Employment tribunal backs UNISON’s claim that workers should not lose pay rise for taking time off unwell
An employment tribunal has today backed UNISON’s claim that health workers at a Manchester hospital should not be denied their incremental pay rise for taking time off work unwell.
The decision means that other hospital trusts will not be able to penalise health workers in a similar way.
Under nationally agreed terms and conditions, Agenda for Change, health workers advance one point up their pay band each year until they reach the top of the band. In October, the Central Manchester University Hospitals NHS Foundation Trust imposed a new rule – any employee who is sick on 4 or more occasions in a year, or for 18 or more days in total, will lose that year’s increment.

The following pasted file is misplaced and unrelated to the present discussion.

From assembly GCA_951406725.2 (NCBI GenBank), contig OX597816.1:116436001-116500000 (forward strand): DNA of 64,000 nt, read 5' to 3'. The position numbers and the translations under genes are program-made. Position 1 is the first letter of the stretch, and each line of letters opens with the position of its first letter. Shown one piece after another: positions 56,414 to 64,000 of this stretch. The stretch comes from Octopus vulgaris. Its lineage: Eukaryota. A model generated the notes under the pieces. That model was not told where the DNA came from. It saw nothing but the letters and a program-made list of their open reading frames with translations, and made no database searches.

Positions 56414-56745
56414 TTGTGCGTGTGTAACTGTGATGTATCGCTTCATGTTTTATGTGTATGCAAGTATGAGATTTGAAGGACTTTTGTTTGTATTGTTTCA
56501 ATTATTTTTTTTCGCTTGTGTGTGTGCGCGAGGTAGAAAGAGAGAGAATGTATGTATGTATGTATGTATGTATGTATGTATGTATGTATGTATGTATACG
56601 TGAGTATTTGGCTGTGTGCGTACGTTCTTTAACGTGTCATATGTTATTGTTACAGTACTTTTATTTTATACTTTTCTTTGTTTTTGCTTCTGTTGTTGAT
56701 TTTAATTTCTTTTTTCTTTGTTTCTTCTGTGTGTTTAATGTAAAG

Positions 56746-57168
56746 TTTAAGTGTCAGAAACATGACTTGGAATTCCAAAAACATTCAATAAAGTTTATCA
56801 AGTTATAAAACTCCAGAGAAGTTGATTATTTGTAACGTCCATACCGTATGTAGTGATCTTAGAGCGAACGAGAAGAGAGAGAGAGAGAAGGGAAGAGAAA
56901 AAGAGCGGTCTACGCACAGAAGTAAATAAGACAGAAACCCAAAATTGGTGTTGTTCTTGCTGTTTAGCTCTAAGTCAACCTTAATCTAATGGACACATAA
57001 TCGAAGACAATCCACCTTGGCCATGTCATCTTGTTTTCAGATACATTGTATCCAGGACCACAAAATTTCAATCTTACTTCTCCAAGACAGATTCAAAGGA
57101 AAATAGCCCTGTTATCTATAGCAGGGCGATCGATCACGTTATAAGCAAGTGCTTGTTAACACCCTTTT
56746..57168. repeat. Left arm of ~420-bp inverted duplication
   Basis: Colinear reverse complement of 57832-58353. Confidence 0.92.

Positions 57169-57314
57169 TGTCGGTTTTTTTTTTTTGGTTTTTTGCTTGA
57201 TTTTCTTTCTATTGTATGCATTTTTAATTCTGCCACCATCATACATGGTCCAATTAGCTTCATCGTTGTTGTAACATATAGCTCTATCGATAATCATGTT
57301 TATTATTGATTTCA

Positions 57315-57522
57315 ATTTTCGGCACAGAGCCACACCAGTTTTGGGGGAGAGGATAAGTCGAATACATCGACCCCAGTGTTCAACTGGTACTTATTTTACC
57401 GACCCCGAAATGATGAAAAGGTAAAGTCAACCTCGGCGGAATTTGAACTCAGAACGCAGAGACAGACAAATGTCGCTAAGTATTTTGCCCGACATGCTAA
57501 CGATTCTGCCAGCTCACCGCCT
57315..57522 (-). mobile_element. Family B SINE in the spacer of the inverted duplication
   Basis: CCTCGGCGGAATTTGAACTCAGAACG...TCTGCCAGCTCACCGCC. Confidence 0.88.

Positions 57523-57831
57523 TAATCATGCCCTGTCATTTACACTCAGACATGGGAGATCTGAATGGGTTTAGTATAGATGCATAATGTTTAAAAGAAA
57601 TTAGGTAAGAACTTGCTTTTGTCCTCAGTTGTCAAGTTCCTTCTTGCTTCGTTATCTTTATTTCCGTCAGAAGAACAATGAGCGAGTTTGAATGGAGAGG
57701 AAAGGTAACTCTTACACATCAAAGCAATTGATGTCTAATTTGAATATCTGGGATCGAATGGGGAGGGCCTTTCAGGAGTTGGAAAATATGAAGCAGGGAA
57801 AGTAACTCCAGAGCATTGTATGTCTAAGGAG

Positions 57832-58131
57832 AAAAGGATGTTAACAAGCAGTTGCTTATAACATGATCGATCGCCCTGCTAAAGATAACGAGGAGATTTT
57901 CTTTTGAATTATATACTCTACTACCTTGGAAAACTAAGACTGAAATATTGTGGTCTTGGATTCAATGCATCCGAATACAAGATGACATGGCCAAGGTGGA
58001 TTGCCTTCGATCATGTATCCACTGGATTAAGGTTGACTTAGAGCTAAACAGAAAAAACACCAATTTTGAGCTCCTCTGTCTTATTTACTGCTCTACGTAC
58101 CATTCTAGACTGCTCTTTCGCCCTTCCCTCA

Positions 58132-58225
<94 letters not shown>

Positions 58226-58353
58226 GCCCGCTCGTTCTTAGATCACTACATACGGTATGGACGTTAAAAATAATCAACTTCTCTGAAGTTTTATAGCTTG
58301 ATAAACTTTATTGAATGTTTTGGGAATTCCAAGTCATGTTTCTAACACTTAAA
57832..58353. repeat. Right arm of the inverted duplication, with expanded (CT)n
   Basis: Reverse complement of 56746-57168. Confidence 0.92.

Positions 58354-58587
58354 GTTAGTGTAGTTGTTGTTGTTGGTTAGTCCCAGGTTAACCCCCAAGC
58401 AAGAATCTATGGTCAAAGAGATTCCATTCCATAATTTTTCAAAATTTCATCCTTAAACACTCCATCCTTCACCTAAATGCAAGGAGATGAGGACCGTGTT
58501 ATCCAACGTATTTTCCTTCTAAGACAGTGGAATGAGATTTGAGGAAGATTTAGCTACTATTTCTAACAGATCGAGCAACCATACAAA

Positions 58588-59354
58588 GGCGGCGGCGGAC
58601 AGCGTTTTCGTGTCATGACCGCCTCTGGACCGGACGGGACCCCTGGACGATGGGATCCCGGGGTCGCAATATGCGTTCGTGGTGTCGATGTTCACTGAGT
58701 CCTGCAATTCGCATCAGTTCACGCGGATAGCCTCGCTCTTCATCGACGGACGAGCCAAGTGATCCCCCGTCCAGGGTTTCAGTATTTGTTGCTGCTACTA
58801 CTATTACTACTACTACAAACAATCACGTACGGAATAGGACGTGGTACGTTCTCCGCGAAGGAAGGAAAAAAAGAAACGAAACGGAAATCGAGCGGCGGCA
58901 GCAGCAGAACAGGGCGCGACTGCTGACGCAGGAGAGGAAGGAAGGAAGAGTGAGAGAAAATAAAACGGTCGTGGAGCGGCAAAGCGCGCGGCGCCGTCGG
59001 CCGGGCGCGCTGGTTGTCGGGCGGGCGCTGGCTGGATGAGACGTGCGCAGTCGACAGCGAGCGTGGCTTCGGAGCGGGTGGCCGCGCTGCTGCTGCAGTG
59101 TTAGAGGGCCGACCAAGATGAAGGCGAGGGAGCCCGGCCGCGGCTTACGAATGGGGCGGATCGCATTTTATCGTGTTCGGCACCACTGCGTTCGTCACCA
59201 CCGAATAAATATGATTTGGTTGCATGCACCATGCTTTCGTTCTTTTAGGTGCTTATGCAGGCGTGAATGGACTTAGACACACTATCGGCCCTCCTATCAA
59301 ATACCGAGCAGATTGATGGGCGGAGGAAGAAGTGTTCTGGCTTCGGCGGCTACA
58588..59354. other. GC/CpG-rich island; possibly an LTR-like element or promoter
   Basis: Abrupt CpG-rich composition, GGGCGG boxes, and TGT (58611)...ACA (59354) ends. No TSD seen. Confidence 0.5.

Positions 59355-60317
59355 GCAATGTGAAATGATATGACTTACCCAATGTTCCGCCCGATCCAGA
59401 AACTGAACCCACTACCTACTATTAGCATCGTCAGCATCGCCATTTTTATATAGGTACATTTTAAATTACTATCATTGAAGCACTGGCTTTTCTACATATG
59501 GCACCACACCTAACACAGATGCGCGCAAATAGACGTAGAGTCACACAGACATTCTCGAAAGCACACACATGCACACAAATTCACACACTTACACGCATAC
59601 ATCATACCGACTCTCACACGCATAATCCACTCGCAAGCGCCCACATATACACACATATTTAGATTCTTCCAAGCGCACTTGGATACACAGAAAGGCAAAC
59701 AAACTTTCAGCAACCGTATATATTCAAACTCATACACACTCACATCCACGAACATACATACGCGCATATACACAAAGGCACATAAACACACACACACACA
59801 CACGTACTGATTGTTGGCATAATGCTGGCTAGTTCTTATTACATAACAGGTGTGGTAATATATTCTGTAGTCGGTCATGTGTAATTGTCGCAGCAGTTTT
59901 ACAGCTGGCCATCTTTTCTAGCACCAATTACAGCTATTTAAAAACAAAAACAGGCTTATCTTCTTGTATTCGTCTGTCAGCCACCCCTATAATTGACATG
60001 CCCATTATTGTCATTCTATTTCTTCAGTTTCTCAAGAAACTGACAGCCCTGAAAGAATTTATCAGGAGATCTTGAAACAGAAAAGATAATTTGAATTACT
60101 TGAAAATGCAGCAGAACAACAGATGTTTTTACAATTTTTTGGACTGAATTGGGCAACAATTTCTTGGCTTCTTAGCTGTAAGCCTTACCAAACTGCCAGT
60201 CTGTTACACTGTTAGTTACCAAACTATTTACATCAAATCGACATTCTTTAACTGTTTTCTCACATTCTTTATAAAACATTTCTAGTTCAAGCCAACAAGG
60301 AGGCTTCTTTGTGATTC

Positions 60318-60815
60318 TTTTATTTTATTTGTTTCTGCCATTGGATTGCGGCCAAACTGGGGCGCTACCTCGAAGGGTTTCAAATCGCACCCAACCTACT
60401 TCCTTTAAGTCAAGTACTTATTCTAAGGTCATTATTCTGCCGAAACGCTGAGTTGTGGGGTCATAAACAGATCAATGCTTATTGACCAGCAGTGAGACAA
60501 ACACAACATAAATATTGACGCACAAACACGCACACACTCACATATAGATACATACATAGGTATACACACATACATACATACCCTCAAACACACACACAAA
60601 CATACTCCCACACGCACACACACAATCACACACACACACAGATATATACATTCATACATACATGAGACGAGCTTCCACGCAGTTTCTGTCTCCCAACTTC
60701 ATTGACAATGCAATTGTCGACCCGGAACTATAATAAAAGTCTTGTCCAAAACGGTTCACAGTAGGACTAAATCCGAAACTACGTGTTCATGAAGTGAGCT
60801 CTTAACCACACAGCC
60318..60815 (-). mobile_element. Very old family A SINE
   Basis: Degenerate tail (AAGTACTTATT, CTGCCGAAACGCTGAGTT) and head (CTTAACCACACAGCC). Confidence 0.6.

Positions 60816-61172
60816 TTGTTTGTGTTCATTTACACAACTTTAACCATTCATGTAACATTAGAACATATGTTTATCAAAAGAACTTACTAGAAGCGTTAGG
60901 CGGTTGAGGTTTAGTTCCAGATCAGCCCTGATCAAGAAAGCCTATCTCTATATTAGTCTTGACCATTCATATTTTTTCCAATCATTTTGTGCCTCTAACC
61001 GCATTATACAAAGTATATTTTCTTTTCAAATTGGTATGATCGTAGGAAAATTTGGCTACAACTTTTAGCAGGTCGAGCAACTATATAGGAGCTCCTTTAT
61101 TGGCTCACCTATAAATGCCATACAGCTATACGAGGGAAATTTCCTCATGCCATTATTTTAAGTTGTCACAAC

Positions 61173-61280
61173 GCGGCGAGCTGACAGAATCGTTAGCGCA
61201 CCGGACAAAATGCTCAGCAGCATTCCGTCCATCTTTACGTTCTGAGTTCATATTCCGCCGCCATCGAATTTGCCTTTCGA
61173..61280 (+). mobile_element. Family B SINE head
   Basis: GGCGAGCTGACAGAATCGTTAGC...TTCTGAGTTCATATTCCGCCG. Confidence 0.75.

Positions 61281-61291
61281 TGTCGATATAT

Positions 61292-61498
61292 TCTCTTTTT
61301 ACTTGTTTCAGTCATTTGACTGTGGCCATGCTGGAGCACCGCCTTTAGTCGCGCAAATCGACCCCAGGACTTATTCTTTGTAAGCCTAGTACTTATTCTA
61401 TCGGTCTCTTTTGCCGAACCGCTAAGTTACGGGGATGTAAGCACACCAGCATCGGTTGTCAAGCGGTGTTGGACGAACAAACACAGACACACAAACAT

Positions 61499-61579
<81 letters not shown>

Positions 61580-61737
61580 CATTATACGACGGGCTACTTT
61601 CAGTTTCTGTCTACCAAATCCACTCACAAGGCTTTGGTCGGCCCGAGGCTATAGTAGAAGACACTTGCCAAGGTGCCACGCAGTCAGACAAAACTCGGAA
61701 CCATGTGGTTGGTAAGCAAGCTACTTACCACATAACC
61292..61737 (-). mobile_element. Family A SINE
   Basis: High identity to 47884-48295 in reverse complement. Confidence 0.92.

UNISON first raised a grievance with the Trust, but when they refused to back down it lodged a tribunal case on behalf of more than 100 members who had been denied their incremental pay rise. They took the case as it not only threatened to hit staff pay hard – potentially leaving them out of pocket for years – but could also hit their pension if they retired before they reached the top of their grade.
UNISON regional head of health Paul Foley said: “This is a victory for fairness. This decision means that other trusts will not be able to penalise health workers in a similar way. We hope this Manchester hospital trust now drops any further legal challenges, honours its obligations to pay incremental rises, and gets back to the day job of providing healthcare.
“The nature of working in a hospital, surrounded by ill people, means you’re more likely than in other jobs to become unwell. Many health jobs are also very physical – lifting and moving patients on an hourly basis – the stresses and strains can cause injuries that people need time off to recover from. Hospitals should be there to care for people when they are ill – the last thing they should want is people coming into work when they are not well enough.”
This work is licensed under a Creative Commons Attribution-NonCommercial License.